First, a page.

What is it?
Universal Credit (UC) is the major benefit change introduced by the government in 2013.
UC is designed to replace many means-tested benefits for working age adults – Jobseekers Allowance, Employment and Support Allowance, Income Support, Housing Benefit, Child Tax Credits and Working Tax Credits.
When fully implemented there will be over 12 million UC claimants across the UK and over 8 million households will be affected. But the introduction of UC has been very slow.
It is not scheduled to be fully implemented until 2019 and there has been speculation it will be cancelled before then.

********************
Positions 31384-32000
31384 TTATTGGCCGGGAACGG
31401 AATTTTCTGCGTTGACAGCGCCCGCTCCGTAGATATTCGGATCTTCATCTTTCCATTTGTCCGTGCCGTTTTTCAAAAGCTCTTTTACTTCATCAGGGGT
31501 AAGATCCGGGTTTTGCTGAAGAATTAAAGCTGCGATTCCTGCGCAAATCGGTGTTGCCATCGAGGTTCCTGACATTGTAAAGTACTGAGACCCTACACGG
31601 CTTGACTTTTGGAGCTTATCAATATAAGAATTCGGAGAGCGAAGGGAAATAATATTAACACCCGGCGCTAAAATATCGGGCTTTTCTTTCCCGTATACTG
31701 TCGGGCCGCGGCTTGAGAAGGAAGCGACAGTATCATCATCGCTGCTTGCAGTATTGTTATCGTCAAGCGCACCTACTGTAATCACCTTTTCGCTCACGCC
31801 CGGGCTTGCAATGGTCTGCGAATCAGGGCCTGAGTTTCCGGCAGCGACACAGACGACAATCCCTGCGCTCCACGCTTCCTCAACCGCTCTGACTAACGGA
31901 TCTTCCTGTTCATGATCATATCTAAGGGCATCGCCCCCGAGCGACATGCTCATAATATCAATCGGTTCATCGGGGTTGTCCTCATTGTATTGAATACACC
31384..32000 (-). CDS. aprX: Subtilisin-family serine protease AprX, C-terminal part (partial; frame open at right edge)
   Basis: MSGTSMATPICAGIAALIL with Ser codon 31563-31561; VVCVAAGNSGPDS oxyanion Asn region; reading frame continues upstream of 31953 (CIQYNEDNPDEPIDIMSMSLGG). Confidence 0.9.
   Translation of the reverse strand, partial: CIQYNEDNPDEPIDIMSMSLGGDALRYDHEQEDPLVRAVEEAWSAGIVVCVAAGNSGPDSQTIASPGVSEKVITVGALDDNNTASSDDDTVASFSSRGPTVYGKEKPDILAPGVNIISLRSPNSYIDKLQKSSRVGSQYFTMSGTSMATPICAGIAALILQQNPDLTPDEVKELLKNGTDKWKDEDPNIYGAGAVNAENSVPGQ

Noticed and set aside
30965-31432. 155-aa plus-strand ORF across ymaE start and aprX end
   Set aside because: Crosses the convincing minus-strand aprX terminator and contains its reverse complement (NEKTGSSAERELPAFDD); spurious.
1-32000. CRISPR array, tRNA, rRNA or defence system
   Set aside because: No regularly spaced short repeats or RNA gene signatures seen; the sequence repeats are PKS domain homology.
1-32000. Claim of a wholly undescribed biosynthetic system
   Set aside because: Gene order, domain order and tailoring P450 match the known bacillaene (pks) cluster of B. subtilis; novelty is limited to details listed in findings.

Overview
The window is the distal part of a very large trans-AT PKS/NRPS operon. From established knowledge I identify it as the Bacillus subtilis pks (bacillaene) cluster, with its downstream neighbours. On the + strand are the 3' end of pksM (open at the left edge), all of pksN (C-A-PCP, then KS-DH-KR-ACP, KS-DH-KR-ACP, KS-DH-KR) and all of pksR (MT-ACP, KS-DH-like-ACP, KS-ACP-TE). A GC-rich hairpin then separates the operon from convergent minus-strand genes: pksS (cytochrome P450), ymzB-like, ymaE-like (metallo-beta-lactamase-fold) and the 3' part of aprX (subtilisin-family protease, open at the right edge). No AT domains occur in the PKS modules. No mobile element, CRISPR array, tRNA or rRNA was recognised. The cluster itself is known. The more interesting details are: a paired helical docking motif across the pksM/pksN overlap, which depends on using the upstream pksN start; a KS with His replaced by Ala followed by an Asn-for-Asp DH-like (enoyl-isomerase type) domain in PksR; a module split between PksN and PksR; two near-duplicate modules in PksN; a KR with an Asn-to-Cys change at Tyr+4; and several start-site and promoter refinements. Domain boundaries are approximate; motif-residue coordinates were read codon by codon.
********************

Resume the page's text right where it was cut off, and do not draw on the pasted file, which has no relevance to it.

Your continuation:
Because of the slow roll out, applications for UC are only being accepted from certain parts of the UK.
New applications are expected to be online, as part of the government’s “digital by default” policy. If that’s a problem for you then you can use computers at your local Jobcentre or contact us.
There’ll be an interview after the application.
For people who are claiming one or more of the benefits that will be replaced by UC, there will be a process of migration. The DWP will contact you if you need to do anything.
UC claimants will be placed in one of four separate conditionality groups depending on their circumstances. Claimants in each group will have to commit to certain actions to keep their UC payments, for example attending work-focussed interviews.
UC is complex